Healing Speech

These ten weeks between St John’s Tide and Michaelmas can be taken as a pilgrimage with the Way marked by the gospel readings for each week;  moving from the sphere of angelic teachings and presence to that of the archangel and apocalypse.  The reading on the sixth Sunday of this journey is Mark 7: 31 – 37 which is a story about a deaf man who also has an impediment in his speech and he is healed by Jesus so that he can hear and speak clearly.  As pilgrims in time, we can readily observe our own need for healing in our ability to listen and to speak so that for each of us, “my heart can be pure, and pure my word” .  How can we wake ourselves up to the opportunities there for us every day to open our souls for our own spiritual growth enabling us to bless those around us rather than hinder them.

I have been delving into Otto Scharmer’s work on this again, and have also come across another inspiring approach that correlates well with Scharmer’s four levels of listening and speaking.

“Speech In Family Life” is the attention catching title of an article written by Adam Bittleston for The Golden Blade in 1973.* The virtues Bittleston asks us to bring to our speech in families (and it’s only a small stretch then into communities) are sourced from Plato, and he introduces them as counterbalancing, healing forces for hindrances to Right Speech from Buddhist teaching, like this:

                                    Hindrance                               Virtue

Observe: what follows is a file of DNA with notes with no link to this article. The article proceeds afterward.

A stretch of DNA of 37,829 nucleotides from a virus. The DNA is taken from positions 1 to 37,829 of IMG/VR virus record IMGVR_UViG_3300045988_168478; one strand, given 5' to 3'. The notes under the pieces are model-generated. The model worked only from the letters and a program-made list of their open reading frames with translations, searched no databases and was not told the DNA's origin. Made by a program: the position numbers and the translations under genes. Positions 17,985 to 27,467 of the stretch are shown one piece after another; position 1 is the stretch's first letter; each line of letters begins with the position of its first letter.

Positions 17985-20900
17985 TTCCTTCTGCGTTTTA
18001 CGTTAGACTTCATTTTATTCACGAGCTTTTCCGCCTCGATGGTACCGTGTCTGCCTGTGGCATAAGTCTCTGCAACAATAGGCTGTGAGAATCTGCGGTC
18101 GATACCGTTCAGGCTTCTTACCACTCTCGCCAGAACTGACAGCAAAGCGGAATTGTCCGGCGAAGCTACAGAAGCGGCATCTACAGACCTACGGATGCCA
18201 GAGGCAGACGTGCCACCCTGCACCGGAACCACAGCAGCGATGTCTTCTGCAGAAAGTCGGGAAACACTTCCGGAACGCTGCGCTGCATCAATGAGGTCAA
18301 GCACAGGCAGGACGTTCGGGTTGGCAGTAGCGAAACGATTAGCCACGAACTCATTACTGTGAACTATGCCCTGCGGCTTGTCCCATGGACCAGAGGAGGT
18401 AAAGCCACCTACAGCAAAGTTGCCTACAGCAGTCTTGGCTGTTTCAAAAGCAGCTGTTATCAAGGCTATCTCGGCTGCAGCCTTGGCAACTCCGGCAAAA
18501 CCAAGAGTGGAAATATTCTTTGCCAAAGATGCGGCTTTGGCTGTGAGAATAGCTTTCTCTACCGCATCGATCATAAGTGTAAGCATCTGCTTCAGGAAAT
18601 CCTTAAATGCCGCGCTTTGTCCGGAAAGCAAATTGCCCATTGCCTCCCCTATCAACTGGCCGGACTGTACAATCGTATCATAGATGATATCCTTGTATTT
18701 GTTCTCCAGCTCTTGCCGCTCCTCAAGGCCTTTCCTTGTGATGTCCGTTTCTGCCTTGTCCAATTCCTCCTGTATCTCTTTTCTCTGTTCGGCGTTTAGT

triviality                                   confirming the other

                                    impulse to wound                    justice

                                    untruthfulness                          temperance

                                    slander                                     wisdom

 

This kind of attention to healing such impediments ties in with an observation by Jacques Lusseyran** when he says that he could hear beauty and virtue in the voice of a stutterer and malice in the most mellifluous voice.

 Enough of contemplation and musings dear pilgrims – let us be on our Way, with the angels behind us and the archangel beckoning us forward, refreshed with renewed inspiration to greet our fellow travellers in a manner that confirms each one, out of justice, temperance and wisdom.  We will change a great deal on this journey.

 Cheryl Nekvapil, 28th August, 2012.

 *Many of us know his little book “Meditative Prayers For Today” published by Floris Books ; there are other books by him.  The latest one about him is “Adam Bittleston” by K Gibson.

** “Let There Be Light” – Autobiography of Jacques Lusseyran.

Posted by Kevin Coffey

2017-09-02T11:35:43+00:00